The development, DA2022/0145, which can be viewed in detail on Council’s website here, was first submitted on 15 March 2022, and described as, “Demolition works and construction of a mixed-use development comprising a residential flat building and shop top housing, basement parking, lot consolidation and torrens title subdivision.”

A previous submission by the site developer 13 years earlier, dated 9 July 2009 (which can be viewed on Council’s website here), sought and received approval to remove 15 trees from the 812 Pittwater Rd block. That application was for “construction of a Mixed Use Development, comprising retail shops and shop top housing.”

The updated development now requires the removal of 59 trees, taking into account the addition of 4 Delmar Pde to the construction project.

Screenshots of 2 of the 10 Rothelowman graphics that estimate the shading of Stony Grange.

10 illustrations by Rothelowman Architects showing the shading of the northern and north-eastern sections of Stony Range at different times can be viewed with the Development Application here.

At present, the dual address (812 Pittwater Rd and 4 Delmar Pde) consists of three two-storey buildings occupied by a number of small business/industrial units and the approved DA2022/0145 will result in the demolition of all structures.

Once cleared, the L-shaped site will be excavated to allow construction of a 334-bay two-storey underground carpark topped by two main buildings of varying heights. The Pittwater Rd building will consist of 97 units, whilst Delmar Pde will consist of 122, bringing the total dwellings (three, two and single-bedroom apartments) up to 219.

There will also be four business units – two facing Pittwater Rd, two facing Delmar Pde – for commercial tenants.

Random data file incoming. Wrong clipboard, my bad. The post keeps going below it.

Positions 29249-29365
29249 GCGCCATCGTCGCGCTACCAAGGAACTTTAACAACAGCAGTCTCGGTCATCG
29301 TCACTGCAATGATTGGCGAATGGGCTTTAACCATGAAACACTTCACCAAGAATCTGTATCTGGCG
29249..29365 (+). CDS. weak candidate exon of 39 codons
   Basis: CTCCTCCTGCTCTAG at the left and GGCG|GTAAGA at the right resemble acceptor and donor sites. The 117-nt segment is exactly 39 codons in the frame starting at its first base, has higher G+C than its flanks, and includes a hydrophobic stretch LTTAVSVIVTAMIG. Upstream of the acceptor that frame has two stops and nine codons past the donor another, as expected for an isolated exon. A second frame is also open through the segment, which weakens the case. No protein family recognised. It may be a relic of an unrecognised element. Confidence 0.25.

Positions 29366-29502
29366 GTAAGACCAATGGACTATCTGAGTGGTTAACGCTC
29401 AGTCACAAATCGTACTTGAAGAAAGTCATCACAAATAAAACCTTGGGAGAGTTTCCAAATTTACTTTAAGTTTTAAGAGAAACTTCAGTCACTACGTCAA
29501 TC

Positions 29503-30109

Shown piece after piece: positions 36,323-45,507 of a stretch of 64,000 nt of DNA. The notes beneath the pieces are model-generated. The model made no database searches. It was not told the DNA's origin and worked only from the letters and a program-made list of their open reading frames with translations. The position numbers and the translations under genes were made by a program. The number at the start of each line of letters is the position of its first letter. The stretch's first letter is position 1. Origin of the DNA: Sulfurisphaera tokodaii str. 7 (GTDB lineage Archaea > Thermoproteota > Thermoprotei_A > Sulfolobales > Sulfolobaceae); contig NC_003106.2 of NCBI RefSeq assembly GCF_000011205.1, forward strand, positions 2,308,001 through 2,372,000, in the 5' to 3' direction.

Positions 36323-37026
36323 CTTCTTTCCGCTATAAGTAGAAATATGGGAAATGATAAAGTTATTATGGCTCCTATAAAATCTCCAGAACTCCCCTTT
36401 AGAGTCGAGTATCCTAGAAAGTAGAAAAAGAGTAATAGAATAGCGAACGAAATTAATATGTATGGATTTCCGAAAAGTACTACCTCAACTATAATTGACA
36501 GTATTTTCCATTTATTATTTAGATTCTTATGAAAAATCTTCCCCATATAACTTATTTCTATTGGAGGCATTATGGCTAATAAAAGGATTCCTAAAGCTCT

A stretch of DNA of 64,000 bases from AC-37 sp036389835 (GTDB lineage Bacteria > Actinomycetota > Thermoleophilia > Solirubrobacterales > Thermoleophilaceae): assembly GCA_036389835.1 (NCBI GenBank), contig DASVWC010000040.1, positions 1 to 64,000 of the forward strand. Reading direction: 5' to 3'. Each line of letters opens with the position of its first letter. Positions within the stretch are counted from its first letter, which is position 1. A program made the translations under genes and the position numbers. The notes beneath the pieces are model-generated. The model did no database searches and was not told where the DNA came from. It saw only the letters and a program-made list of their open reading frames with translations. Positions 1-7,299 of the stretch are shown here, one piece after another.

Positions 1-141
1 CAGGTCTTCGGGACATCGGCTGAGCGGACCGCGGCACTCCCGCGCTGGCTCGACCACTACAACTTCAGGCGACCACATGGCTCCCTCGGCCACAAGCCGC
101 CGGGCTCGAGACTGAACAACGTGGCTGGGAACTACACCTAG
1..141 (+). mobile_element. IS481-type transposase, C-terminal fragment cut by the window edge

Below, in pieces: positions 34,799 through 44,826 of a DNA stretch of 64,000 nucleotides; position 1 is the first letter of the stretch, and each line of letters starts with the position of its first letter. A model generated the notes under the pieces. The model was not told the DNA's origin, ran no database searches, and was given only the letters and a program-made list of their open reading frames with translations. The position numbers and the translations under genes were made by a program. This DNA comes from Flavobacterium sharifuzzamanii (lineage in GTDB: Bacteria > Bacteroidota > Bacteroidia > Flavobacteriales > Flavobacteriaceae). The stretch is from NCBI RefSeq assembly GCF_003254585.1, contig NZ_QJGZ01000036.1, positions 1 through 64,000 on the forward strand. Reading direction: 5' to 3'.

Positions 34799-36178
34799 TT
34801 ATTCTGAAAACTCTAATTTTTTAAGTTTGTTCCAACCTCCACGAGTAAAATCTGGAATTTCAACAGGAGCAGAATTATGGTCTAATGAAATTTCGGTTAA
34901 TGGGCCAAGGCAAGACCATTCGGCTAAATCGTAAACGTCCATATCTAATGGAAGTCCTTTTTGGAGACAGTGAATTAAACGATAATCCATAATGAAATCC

Stony Range picnic area with industrial estate behind. New apartments will throw this and some of the native bushland alongside into shade for several months a year according to volunteers at Stony Range. Photo: Alec Smart

What is Stony Range?

Situated between Pittwater Rd to the west, St Luke’s Grammar School and the Officeworks/Fitness First retail estate to the south, and Delmar Pde to the north, Stony Range Regional Botanic Garden was originally part of 151 ‘country lots’ for auction in August 1886 and April 1887.

However, although most of the surrounding allotments subdivided by the Department of Lands north of “Manly Lagoon” (since renamed Curl Curl Lagoon) were purchased, the four lots that became Stony Range were not bid on.

Later, the reserve was set aside by the NSW Government for a quarry, as part of an Act of Parliament (the 1884 legislation for Management of Crown Lands), and in 1912 it was known as Cable’s Quarry from which was extracted basalt and gravel to produce ballast for the Narrabeen Tramway.

“Cutting out ballast for the new tramline at Cable’s Quarry, at the top of Dee Why Hill.” Photo: Sydney Mail and NSW Advertiser, 6 March 1912

After it was abandoned in the 1950s, a group of local residents set about transforming it into a nature reserve, and it was officially opened in 1961 as the Stony Range Flora Reserve.

Northern Beaches Council describes the historic site as “an oasis of Australian native plants… It is famous for its spring floral displays and is the perfect place for a walk, picnic, or intimate functions such as weddings…